static const Int32 MyAge = 27;
//}
// public class SomeClass : public Object {
public:
  literal double Pi = 3.14159;
  literal String^ MyName = "Mike";
  static const Int32 MyAge = 35;
//...
Posted By Mike Prestwood, Post #101805, KB Topic: C++/CLI Language Basics
-Collapse +Expand 34. C++/CLI Deployment Overview
 

C++/CLI projects require the .Net framework and any additional dependencies you've added such as Crystal Reports.

In Visual Studio.Net, you can create a Setup and Deployment project by using any of the templates available on the New Project dialog (Other Project Types).

To create a ClickOnce deploy package, search the internet for mage.exe and mageui.exe.

In addition, you can use any of the many free and commercially available installation packages.

Posted By Mike Prestwood, Post #101913, KB Topic: C++/CLI Language Basics
-Collapse +Expand 35. C++/CLI Development Tools
 

The only development tool I know that supports C++/CLI at this time is Visual Studio.Net. C++/CLI was introduced in VS.Net 2005 and continued in VS.Net 2008.

Posted By Mike Prestwood, Post #101775, KB Topic: C++/CLI Language Basics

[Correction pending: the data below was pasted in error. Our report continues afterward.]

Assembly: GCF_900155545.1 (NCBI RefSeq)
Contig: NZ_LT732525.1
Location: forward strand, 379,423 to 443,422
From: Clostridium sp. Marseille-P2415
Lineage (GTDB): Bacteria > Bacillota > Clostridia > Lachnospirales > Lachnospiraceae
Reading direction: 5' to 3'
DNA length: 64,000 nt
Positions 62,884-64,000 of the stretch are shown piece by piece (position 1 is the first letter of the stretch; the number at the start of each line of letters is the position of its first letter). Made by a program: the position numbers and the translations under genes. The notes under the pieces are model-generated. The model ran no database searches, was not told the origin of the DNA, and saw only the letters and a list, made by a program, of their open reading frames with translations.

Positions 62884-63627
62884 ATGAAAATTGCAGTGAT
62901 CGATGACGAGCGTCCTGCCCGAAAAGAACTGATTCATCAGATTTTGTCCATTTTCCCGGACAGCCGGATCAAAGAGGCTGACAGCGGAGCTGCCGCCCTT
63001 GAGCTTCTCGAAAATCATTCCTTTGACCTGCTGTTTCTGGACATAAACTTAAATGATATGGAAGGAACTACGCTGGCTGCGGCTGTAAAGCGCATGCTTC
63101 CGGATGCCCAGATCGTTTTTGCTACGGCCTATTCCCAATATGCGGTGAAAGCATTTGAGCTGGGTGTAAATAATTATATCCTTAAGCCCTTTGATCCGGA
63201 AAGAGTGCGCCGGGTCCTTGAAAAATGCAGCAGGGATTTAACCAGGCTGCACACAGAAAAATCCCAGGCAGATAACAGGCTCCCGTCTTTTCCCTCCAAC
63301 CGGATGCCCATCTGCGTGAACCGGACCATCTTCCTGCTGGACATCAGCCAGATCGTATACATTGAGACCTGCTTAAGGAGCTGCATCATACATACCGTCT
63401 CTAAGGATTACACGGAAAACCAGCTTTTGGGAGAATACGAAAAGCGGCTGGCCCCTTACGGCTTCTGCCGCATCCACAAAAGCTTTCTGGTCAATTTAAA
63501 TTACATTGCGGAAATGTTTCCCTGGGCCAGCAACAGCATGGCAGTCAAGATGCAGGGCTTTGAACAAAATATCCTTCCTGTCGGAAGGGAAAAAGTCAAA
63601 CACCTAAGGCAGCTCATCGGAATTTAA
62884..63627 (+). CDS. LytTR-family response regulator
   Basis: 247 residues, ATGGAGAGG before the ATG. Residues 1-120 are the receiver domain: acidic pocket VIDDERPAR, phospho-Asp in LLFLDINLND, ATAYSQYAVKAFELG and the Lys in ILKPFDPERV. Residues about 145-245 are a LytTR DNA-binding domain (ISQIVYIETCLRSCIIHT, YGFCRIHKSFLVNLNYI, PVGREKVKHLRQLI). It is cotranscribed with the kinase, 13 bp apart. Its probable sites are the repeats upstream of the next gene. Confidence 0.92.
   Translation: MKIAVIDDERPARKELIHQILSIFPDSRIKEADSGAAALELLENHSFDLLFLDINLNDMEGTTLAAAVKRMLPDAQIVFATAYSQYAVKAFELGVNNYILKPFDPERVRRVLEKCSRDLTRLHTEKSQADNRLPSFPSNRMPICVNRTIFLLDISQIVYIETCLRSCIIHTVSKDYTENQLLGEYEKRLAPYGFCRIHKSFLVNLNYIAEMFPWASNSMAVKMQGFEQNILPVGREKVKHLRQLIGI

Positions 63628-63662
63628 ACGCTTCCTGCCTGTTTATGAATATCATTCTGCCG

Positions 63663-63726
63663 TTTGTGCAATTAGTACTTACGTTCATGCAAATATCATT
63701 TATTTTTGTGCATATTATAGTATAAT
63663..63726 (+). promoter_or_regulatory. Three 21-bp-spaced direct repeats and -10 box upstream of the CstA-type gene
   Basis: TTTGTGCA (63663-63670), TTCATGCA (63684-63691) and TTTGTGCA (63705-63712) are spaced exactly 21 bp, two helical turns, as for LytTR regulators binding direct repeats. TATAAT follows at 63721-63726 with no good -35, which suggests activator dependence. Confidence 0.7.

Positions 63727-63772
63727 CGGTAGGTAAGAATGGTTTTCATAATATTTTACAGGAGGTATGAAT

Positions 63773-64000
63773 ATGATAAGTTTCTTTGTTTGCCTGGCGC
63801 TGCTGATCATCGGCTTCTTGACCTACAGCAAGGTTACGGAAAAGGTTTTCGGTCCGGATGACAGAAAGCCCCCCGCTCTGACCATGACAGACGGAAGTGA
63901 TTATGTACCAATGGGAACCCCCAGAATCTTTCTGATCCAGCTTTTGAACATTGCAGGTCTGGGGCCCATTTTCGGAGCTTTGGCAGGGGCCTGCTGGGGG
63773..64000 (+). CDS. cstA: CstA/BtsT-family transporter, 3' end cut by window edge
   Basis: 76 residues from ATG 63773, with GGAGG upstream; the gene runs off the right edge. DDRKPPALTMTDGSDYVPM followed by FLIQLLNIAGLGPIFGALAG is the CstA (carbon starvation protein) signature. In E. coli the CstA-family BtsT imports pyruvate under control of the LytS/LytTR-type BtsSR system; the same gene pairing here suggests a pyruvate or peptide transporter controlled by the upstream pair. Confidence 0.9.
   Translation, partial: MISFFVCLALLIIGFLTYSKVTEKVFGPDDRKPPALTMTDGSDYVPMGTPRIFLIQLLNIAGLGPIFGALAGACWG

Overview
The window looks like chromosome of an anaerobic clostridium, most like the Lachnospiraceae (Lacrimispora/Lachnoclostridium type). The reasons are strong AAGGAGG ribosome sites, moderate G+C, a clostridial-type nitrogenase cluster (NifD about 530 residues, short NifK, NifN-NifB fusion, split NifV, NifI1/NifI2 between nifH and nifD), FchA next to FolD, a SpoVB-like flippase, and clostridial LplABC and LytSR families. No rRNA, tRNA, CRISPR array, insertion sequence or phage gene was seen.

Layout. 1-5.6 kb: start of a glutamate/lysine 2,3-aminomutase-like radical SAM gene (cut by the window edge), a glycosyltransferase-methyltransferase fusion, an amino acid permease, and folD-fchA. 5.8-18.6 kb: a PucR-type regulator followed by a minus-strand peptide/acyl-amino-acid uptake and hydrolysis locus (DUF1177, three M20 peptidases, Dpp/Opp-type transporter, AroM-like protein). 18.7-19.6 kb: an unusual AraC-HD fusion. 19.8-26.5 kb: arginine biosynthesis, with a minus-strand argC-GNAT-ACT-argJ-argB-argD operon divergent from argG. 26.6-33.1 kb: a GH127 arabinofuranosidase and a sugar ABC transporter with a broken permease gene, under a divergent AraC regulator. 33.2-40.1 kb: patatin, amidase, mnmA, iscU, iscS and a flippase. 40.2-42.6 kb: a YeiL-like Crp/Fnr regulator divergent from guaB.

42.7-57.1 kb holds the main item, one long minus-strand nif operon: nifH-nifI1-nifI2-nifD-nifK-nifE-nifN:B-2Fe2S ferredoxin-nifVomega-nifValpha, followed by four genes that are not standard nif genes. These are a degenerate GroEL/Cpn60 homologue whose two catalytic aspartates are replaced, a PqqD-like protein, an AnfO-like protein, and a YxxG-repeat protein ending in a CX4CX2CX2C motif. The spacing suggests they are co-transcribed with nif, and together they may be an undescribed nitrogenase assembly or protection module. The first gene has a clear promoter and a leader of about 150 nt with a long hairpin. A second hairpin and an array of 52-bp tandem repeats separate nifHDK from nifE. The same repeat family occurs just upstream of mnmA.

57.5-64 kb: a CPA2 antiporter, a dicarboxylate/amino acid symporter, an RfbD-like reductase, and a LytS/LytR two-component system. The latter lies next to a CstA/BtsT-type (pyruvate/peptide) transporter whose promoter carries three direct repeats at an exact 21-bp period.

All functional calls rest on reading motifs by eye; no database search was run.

-Collapse +Expand 36. C++/CLI End of Statement (;)
 

Same as standard C++. C++ uses a semicolon ";" as an end of statement specifier and you can put multiple statements on a single line of code if you wish as well as split a single statement into two or more code lines.

//.Net WinForms example.
//Add, using namespace System::Windows::Forms;
MessageBox::Show("Hello1");
MessageBox::Show("Hello2");
MessageBox::Show("Hello3");
   
MessageBox::Show("Hello4"); MessageBox::Show("Hello5"); 
  
MessageBox:: 
  Show 
    ("Hello6");
Posted By Mike Prestwood, Post #101786, KB Topic: C++/CLI Language Basics
-Collapse +Expand 37. C++/CLI File Extensions (.CPP and .H)
 

The C++/CLI standard file extensions are the same as standard C++. Important C++ file extensions:

  • .CPP = C++ Source file. Your startup source file will have a main() routine.
  • .C = C source file (sometimes used for C++ source files too).
  • .H = Header include file.

Some important Visual C++ file extensions:

Posted By Mike Prestwood, Post #101777, KB Topic: C++/CLI Language Basics
-Collapse +Expand 38. C++/CLI If Statement (if..else if..else)
 

Same as standard C.

int x;
  
x = 8;
  
if (x == 10) {
MessageBox::Show("x is 10");
} else if (x < 10) {